E-text (electronic text) is on-screen information within computers. It is available in a variety of forms such as games, simulations, educational software, talking books, telecommunications, etc. (Meskill et al., 1999). Because of its diverse forms, there are major differences between e-text and print. For example, e-text provides visual, textual, and audio components while print contains textual and/or visual elements. Also, e-text is anarchic where as print is hierarchical and static. The anarchic features of e-text allow students to control and edit information spontaneously (Ulmer, 1989). Therefore, computers are dynamic tools that allow students to construct meaning through the use of multiple senses.
Once Upon A Time
The researchers (Meskill et al., 1999) observed ESL students as they used simulation and authoring software, while their teachers facilitated in the learning process. With Once Upon A Time, an authoring software program, second grade ESL students can create stories based on a theme of their own choosing. There are a variety of backgrounds, characters, and objects students can select from to design a scene reflecting their story. Since the program also features an audio component, students were able to hear the name and pronunciation of the object they "clicked" on. Creating a scene prior to writing their story assisted them in organizing their story and staying within their theme.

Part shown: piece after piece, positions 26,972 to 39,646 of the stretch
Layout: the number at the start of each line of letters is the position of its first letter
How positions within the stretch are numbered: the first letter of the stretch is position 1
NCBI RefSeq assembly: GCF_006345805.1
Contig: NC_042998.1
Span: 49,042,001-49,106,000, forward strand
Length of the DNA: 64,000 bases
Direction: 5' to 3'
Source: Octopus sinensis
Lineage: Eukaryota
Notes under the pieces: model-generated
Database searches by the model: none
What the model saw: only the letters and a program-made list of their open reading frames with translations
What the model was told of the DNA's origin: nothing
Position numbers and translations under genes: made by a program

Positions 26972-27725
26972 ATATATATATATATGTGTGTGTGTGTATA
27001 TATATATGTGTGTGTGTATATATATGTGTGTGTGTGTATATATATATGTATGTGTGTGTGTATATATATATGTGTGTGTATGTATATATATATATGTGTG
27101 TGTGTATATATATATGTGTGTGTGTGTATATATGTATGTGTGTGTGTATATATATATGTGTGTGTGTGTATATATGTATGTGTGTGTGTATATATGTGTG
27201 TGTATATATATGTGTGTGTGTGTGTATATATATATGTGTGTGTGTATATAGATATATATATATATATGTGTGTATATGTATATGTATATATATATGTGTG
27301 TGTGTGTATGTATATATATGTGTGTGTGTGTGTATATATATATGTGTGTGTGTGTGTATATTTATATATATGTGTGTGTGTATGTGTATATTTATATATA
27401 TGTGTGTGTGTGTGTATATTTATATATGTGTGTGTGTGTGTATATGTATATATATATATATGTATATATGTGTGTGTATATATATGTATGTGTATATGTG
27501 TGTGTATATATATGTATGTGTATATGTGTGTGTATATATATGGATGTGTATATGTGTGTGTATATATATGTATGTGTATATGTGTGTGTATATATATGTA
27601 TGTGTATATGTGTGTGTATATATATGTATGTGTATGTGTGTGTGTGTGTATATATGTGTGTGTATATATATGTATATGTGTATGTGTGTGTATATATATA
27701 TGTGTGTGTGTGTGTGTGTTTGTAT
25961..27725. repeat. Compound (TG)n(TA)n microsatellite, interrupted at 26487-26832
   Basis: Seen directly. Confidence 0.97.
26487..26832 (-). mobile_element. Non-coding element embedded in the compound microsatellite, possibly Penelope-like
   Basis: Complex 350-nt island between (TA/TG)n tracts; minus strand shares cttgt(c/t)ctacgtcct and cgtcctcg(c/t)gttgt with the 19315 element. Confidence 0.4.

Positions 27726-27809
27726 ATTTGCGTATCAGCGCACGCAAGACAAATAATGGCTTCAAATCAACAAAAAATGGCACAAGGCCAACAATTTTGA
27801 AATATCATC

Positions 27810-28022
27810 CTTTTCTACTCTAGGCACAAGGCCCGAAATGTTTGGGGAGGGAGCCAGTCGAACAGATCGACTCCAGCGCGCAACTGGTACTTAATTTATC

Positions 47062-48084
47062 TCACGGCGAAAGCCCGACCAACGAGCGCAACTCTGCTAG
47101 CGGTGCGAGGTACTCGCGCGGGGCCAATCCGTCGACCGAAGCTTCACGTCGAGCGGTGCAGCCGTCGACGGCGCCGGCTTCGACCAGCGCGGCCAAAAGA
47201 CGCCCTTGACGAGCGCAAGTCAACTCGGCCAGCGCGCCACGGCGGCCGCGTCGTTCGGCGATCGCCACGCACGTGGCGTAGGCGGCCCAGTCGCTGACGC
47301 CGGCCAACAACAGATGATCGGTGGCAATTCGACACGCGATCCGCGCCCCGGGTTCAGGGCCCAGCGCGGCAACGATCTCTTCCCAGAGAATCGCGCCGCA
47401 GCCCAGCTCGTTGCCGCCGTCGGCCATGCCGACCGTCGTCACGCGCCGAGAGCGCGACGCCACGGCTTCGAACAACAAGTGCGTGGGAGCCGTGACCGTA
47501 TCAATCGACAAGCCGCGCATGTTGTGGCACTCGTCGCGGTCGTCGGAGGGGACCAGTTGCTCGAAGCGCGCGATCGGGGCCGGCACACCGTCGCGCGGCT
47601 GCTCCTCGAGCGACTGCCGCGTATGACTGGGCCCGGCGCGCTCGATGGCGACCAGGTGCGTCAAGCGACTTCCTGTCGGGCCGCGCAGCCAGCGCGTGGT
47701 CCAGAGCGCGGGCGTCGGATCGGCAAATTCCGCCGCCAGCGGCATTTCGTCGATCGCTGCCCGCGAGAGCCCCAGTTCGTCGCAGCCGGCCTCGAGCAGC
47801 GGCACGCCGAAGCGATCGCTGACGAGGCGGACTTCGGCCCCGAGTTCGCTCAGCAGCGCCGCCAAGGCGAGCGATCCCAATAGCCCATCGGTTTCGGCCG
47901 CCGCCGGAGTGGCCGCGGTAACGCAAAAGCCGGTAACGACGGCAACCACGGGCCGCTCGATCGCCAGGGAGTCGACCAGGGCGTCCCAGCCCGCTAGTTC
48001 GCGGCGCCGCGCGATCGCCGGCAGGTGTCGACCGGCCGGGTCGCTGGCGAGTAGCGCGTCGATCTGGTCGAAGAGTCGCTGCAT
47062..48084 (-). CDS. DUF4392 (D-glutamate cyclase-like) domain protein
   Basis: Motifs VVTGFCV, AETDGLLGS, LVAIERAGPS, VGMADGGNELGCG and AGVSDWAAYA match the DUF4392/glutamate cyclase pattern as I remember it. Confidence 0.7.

By using a simulation call Oregon Trail, fourth grade ESL students are exposed to the real experiences of traveling on the Oregon Trail during the mid-1800s. Students become energized and collaborated with their peers to reach a common goal. Because they are able to control their adventure, the lesson becomes more relevant to them. "The language they use to cross rivers, hunt, and look after their health is imbued with dialogic meaning that connects with life experience and goes well beyond mere linguistic comprehension (Meskill et al., 1999)"
Next, the researchers (Meskill et al., 1999) observed a group of four eighth grade ESL students who were using a program called Widget Workshop. It is a program that simulates electrical, biological, and mathematical connections. Through the use of this program the students' academic language was enhanced while they were using a higher level of thinking. The teacher said that the students felt empowered and motivated because they were able to accomplish practical hands-on tasks like those found in Widget Workshop.
Technology Infused with Constructivism: An Overview